“She’s dead,” he quickly said. He put his hands on top of his head. They were shaking. “I found her a half an hour ago. Someone murdered her upstairs… Tony, someone gutted her like a pig!”

Stephen nearly stumbled, collapsing into a booth as he felt his legs give way.

“What? Who?” Tony was about to rush up the stairs.

“Wait, Tony, there’s more… she’s not the only one!”

He immediately thought about Gina.

“Turns out someone killed Phillip earlier this morning… dragged his body into the Post Office and hung it on the wall… left a message which said: Kill us. We kill you. Blood for blood.” Orosco looked not well.

Marcus stepped forward. “Your man, Joe, and I found the body. We told Sam and she wanted to keep it quiet, to avoid a panic.”

“Like the one outside right now,” Tony said shaking his head. “Why the hell didn’t she tell us, Orosco?”

He had no answer.

“I believe she wanted everyone to pack up and get ready, Tony,” Marcus added. “In case there were more… attacks.”

“And that’s why we were leaving this afternoon,” Tony nodded as understanding crept in. “Anything else I need to know?”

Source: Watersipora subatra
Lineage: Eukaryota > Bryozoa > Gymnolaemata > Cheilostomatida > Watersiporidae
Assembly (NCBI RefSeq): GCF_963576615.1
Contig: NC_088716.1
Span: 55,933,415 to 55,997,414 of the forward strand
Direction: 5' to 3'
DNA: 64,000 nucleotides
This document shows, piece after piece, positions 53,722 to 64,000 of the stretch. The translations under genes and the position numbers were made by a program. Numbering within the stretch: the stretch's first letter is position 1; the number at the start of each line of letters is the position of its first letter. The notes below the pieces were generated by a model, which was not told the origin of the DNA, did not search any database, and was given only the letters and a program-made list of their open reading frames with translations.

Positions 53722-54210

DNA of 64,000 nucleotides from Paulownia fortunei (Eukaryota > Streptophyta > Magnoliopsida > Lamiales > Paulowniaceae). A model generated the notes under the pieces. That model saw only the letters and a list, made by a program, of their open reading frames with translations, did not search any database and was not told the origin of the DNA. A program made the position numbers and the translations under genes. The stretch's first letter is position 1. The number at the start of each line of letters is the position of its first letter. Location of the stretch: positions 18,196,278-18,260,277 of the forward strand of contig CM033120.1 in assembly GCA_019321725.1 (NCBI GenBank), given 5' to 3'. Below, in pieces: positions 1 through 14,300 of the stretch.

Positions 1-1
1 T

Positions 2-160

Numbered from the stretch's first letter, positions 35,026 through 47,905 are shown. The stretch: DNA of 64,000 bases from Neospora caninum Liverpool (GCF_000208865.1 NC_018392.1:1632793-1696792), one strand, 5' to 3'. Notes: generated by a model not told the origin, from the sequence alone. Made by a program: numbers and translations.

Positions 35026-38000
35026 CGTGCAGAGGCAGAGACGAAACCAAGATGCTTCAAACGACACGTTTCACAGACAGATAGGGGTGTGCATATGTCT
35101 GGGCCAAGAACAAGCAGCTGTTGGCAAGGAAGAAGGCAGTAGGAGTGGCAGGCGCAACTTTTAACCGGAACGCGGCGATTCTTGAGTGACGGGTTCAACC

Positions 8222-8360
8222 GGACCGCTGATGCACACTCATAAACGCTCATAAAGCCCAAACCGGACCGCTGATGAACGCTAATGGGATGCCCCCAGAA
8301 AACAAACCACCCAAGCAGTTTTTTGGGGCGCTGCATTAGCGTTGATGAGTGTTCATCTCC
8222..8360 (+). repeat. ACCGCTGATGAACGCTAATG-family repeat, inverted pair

Orosco looked pale. “The prisoner, Frank, is gone… and so is Gina.”

“What?” Tony, Marcus and Stephen all asked at once.

“Not my fault, Tony. Sam’s plan. Gina insisted,” Orosco stammered.

“Slow down and start making sense!” Tony barked. “Where the hell are they?”

Orosco let out an exhausted breath and stammered, “They’re heading to the wildlife preserve to rescue some pregnant girl… Megan, I think.”

The silence in the diner was immediate.

Tony stared at the black man in disbelief. He was torn between screaming at the top of his lungs and throwing Orosco into the closest wall. “How long?’ he asked.

“Wh-what?” Orosco asked.

“HOW LONG HAVE THEY BEEN FUCKING GONE!?” He tried desperately to regain control of himself.

“An hour… no… maybe two hours?”

Tony was already moving toward the door. “I can catch up to them.”

Marcus foolishly stepped in front of the big man and raised his hands.

Tony looked like a bull which was about to charge and rip a hole right through him.

“Tony… please… you need to hear the rest. Believe me, I’m worried about Gina, too… but there’s more.”

“Make it quick!” he said sternly.

“It’s about Sam,” he said. “She told us to secure the Post Office long enough to get everyone packed in order to be gone before nightfall.”

“Why? What happens then?” Tony asked impatiently.

Marcus looked at everyone in the room and finished reluctantly, “Sam said she believed the Shadow Dead were coming at dusk and that if we were still here by then… we were all going to die.”